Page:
Instant ocean dGH using reverse osmosis water

daviem

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Hi, does anyone know what the GH of instant ocean is after being added to reverse osmosis water at full salinity aka 1.026 so I can try and figure out what my aquarium water GH is.

thanks

David.
 
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You don't really need to measure GH as it is irrelevant in the reef tank. It is the KH which matters.
 
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daviem

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The fish I have currently are brackish as juveniles then move up to full saltwater as adults loads of places mention their GH requirements so I want to figure out the GH of the water after adding IO as there’s no GH test kits for saltwater I figured if someone knew the standard IO GH I could calculate it that way. Also as I’m using a lower salinity of instant ocean with reverse osmosis water I’m wondering if there’s enough GH or any risk of osmotic shock.
 
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Randy Holmes-Farley

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The fish I have currently are brackish as juveniles then move up to full saltwater as adults loads of places mention their GH requirements so I want to figure out the GH of the water after adding IO as there’s no GH test kits for saltwater I figured if someone knew the standard IO GH I could calculate it that way. Also as I’m using a lower salinity of instant ocean with reverse osmosis water I’m wondering if there’s enough GH or any risk of osmotic shock.

Osmotic shock is unrelated to GH in seawater.

Any freshwater GH kit will accurately give GH in seawater, but it will be very high.

GH in seawater is a strange mix of calcium and magnesium. All mixes have enough GH for any organism. As I show below, full strength seawater is about 6,300 ppm GH. At a sg of 1.013 (half strength seawater) you will still have more than 3,000 ppm GH.

Osmotic properties are mostly driven by sodium and chloride since they are in far higher concentration than calcium and magnesium.


GH (general hardness)

Hardness is a characteristic of water due to the presence of dissolved calcium and magnesium. Water hardness is responsible for most scale formation in pipes and water heaters (calcium and magnesium carbonates, typically), and forms insoluble solids when it reacts with soaps. Hardness is often expressed in grains per gallon, parts per million or milligrams per liter, all as calcium carbonate equivalents. It is a measure often used in freshwater aquarium systems, but not often in marine systems, where its values are very large.Seawater has a total (general) hardness of about 6.3 g/L (6,300 ppm) of calcium carbonate equivalents.These linked articles detail aspects of magnesium and calcium in seawater.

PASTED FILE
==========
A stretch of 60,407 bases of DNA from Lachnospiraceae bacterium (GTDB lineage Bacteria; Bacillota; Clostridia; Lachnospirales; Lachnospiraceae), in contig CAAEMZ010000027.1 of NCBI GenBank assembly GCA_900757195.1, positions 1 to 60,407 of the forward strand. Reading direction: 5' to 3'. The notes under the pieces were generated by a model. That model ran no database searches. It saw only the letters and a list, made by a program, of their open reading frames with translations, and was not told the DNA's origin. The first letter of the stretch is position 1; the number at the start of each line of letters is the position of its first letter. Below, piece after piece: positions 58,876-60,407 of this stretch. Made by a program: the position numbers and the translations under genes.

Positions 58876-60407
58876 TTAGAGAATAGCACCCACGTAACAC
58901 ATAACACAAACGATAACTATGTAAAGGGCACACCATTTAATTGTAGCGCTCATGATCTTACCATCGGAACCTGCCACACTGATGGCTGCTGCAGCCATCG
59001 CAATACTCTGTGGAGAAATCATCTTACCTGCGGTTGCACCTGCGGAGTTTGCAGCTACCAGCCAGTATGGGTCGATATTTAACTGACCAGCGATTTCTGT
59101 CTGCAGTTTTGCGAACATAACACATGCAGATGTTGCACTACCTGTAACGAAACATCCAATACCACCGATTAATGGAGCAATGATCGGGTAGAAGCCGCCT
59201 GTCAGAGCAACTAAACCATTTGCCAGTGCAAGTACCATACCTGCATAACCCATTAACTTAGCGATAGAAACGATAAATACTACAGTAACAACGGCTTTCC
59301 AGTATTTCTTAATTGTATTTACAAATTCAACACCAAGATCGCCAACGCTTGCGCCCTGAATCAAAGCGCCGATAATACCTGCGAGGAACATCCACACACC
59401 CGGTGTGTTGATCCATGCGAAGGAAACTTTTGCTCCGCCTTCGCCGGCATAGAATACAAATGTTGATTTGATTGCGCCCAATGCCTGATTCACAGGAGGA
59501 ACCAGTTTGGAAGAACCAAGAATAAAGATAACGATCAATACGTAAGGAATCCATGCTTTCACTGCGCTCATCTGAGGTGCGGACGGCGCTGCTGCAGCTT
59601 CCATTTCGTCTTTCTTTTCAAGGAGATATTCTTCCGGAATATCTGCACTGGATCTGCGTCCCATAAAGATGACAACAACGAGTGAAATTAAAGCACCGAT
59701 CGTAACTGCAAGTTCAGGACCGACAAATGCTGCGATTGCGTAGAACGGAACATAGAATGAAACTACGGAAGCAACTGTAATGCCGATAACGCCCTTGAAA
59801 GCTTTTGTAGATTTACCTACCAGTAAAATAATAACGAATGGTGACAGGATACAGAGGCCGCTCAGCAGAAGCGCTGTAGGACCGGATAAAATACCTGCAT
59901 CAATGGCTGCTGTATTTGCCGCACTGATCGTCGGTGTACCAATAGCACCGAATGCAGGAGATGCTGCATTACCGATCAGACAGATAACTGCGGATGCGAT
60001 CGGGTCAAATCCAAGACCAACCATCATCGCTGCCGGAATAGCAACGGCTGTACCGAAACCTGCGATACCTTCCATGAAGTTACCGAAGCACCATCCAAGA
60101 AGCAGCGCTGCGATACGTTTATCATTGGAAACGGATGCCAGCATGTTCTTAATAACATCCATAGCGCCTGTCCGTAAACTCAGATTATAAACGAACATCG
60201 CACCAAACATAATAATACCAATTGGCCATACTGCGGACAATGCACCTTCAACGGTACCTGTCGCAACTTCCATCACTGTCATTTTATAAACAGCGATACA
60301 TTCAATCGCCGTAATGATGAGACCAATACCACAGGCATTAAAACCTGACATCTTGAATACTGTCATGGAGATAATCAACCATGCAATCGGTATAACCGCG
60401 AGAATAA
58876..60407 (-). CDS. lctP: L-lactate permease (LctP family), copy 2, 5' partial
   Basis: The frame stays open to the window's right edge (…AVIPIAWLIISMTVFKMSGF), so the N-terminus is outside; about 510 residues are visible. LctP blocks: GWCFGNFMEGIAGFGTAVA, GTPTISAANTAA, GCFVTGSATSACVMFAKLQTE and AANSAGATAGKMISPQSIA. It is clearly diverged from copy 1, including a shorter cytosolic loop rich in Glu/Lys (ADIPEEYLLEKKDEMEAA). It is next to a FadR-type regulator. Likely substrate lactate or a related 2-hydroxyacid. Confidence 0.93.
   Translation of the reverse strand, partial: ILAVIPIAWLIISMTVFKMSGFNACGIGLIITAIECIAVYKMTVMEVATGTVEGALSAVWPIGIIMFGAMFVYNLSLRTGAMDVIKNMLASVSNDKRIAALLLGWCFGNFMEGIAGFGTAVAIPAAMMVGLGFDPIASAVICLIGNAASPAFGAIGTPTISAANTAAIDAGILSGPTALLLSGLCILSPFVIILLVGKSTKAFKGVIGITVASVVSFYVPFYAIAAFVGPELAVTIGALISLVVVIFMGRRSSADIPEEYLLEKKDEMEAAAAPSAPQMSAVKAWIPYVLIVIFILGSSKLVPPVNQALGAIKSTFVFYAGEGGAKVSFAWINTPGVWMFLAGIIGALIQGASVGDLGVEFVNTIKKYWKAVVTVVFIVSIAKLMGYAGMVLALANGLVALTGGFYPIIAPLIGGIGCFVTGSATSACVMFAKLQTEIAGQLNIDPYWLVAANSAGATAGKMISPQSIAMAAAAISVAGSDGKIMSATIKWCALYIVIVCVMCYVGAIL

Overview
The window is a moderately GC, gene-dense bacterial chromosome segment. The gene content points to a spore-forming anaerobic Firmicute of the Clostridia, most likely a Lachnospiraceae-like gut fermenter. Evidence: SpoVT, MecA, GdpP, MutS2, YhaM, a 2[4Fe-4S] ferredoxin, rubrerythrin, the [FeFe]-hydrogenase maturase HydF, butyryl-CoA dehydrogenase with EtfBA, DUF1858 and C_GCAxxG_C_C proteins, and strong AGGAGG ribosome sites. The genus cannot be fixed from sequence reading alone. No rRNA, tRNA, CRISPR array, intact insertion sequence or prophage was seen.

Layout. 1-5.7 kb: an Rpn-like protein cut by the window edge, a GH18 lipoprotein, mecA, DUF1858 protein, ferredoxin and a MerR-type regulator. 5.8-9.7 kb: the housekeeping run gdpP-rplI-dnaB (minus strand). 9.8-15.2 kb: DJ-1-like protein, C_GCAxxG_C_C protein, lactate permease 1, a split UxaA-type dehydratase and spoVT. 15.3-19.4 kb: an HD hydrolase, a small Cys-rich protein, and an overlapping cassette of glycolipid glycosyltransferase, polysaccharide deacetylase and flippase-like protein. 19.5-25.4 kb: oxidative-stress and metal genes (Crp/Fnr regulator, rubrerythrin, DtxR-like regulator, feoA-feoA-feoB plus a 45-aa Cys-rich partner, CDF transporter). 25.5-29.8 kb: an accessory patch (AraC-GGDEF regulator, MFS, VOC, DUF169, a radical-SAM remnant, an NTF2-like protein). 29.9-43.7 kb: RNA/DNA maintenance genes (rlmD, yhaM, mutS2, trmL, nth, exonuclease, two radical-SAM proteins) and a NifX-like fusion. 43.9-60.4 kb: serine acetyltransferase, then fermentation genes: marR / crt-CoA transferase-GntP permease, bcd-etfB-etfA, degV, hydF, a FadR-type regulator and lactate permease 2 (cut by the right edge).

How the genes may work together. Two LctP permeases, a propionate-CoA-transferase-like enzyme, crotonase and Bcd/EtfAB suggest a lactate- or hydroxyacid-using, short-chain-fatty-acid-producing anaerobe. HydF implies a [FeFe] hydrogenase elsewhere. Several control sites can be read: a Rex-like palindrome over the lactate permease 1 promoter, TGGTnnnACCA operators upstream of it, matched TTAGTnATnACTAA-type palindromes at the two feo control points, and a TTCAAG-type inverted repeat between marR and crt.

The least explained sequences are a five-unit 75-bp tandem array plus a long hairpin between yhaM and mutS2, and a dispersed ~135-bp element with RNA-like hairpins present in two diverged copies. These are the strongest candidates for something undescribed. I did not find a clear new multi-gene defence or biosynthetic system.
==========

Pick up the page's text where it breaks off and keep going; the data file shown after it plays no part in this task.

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daviem

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Hi thanks for the helpful response, it helps me along the way to try and figure out if the GH is enough for them, they’re currently at a salinity of 1.005-1.006, I’m thinking of increasing that to 1.007 so that’s the concentration of 1/4 seawater, they’re still very small so I’m not sure if that’s too early.

Your response suggested what I believed that I should not have used products to increase the GH even further after adding instant ocean but many on other forums and some manufacturers encouraged me to do so despite knowing I used instant ocean stating the water had no GH because I used reverse osmosis water and they would die of osmotic shock. 1 manufacturer ntlabs stated differently that I shouldn’t be adding more minerals.

I now know how to calculate the GH in the water by only counting the minerals so would you agree basically if the minerals aka magnesium and calcium and potassium in the salinity of the aquarium are already creating higher GH than they recommend for this fish I should not be increasing the GH with products such as Seachem Replenish and there’s no risk of osmotic stress using Instant ocean and reverse osmosis water? I know I still need to keep an eye on the water KH separately.

thanks again
 

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